We all tried to come up with the names of world famous decentralists to invite to address you this evening. It proved to be an exceedingly difficult—in fact , an impossible—task. Ask yourself this: if you had to name the leading voice in American public life today for the decentralist ideals and tradition, just who would you name? I have asked myself that question on and off for the past thirty years, and have never been able to come up with a convincing choice.
It is not hard to name literary critics of onrushing centralism, or libertarians lamenting the growth of government. But in the world of national affairs, it is really difficult to find an even moderately prominent man or woman who has clearly, coherently, and courageously raised a consistent, uncompromising voice against the evils of centralized power, and in favor of the kind of tradition exemplified by such as Fritz Schumacher.
A month or so ago I was happy to note the formation of something called the Congressional Federalism Caucus. Its purpose, said its chair, Republican Congressman J.D. Hayworth of Arizona, was to speak out against the continual extra-constitutional accretion of powers in Washington, and in favor of giving new life to the Tenth Amendment to the Constitution.
In case you are one of the millions of people who have forgotten the Tenth Amendment—a group which apparently includes the entire current membership of Congress, the Executive Branch, and about half of the Supreme Court—that's the Amendment which provides that "the powers not delegated to the United States nor prohibited to it by the states, are reserved to the states respectively or to the people."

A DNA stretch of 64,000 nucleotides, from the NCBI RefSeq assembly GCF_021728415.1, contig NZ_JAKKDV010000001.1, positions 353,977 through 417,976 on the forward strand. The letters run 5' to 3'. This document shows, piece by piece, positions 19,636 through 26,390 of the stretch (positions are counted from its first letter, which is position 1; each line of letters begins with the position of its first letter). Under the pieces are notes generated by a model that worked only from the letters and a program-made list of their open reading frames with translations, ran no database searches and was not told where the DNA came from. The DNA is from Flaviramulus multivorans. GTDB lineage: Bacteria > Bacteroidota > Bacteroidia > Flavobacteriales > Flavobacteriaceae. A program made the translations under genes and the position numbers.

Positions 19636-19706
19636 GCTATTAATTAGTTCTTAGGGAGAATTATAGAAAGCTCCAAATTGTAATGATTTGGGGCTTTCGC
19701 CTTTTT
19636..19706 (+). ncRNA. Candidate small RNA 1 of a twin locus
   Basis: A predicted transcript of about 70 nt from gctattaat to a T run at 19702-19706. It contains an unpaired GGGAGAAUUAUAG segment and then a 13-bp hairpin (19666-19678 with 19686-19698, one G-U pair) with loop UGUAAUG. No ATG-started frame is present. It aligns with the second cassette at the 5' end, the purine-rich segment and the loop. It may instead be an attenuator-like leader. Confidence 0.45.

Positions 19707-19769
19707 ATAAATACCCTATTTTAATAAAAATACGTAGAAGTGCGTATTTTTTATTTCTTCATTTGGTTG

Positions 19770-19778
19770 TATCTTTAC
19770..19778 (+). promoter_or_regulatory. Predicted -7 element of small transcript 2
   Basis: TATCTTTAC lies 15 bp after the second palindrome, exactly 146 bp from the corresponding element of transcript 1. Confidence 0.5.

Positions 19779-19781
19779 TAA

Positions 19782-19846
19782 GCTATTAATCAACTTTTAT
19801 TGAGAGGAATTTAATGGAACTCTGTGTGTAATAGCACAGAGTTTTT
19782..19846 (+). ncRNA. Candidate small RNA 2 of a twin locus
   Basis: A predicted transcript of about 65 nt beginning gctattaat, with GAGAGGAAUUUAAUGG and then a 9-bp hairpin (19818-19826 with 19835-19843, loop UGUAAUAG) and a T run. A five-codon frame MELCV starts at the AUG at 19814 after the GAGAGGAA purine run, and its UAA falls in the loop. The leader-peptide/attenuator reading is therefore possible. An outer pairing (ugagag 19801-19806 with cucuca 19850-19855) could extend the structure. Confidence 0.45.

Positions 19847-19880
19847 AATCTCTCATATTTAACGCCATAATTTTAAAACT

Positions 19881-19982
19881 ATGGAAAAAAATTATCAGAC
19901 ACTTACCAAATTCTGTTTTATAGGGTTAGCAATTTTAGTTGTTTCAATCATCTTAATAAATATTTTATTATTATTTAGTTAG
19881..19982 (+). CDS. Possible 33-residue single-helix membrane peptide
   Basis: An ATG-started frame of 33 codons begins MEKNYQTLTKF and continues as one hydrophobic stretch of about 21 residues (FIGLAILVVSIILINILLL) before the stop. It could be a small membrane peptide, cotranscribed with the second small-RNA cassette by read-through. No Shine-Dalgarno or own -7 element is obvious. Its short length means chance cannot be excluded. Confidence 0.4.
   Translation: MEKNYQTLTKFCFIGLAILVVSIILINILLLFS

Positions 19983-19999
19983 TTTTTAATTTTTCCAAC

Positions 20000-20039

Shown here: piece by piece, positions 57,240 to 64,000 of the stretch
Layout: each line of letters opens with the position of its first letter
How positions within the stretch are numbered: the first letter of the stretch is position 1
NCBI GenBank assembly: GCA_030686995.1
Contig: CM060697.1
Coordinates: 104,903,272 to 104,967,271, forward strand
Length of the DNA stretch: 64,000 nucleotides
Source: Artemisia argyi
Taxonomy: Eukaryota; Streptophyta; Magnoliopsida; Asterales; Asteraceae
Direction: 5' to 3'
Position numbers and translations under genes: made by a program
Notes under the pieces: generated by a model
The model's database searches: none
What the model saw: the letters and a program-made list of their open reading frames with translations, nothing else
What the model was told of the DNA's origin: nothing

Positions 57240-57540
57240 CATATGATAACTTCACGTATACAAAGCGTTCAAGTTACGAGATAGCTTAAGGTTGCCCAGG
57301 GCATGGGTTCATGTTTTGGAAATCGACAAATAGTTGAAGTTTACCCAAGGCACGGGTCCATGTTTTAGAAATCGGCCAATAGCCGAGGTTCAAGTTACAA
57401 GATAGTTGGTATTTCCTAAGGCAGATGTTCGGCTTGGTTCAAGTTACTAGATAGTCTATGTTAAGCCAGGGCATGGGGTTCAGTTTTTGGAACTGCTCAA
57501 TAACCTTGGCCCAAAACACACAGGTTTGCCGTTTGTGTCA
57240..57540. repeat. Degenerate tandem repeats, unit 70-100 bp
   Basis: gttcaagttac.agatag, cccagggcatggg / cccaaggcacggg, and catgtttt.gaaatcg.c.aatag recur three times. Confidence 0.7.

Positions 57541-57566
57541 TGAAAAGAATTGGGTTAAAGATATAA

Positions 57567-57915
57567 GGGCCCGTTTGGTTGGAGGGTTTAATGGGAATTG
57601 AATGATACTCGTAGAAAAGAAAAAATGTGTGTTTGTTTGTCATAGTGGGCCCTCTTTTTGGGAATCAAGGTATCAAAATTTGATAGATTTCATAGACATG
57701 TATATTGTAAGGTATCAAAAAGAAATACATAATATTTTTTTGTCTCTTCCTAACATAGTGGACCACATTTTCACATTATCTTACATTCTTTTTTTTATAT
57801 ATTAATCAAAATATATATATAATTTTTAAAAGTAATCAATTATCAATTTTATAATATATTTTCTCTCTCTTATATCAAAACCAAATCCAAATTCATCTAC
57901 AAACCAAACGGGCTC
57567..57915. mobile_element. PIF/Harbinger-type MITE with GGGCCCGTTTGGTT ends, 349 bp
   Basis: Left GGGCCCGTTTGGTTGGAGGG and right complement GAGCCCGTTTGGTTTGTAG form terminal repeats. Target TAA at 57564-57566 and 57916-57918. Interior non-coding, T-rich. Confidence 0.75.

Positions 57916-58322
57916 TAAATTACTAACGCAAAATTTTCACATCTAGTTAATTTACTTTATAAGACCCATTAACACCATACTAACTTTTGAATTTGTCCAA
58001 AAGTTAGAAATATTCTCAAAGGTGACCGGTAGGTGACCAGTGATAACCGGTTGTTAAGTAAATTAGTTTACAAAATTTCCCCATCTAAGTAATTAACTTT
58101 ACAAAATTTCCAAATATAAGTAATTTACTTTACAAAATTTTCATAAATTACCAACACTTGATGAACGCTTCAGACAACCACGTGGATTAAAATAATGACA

So I was pleased to see this purported renewal of support for this important constitutional principle. But then as I watched what Congress did, as so often happens, I grew despondent. First it legislated a ban on partial birth abortions. Now leaving aside what one's view may be on the subject of abortion, I found myself wondering what constitutional power Congress thought it was exercising when a majority voted to prohibit these late term abortions.
After no small amount of effort, I discovered that Congress passed this legislation on the grounds that it was a necessary regulation of interstate commerce! Surely, I thought, at least the conscientious members of the Federalist Caucus must have voted against this bill because it far exceeded any reasonable interpretation of the commerce power.
Alas, to the best of my knowledge, the entire membership of the Federalist caucus enthusiastically voted for the bill, either because they opposed abortion or because it would put President Clinton on a political hot seat.
As you know, President Clinton vetoed the bill. Did he veto it on the grounds that Congress has no power to legislate on such matters? Of course not. He vetoed it because he opposes government restrictions on abortions. President Clinton and the others who opposed the bill do not recognize any constitutional limit to what Congress can legislate, except maybe quartering soldiers in private homes without the owner's consent.
Well, a month later another bill came before Congress, in response to the rash of church burnings going on across the country. The bill made it a federal crime to burn a church, but not a pool room or a county court house. Surely I thought the members of the Federalist Caucus would not stand for this further extension of a federal police power which is nowhere specified in the Constitution but which in recent years has been extended to cover an astonishing list of offenses.
But no! This politically popular measure passed the House on a unanimous vote, a vote which apparently included the entire membership of the Federalist Caucus.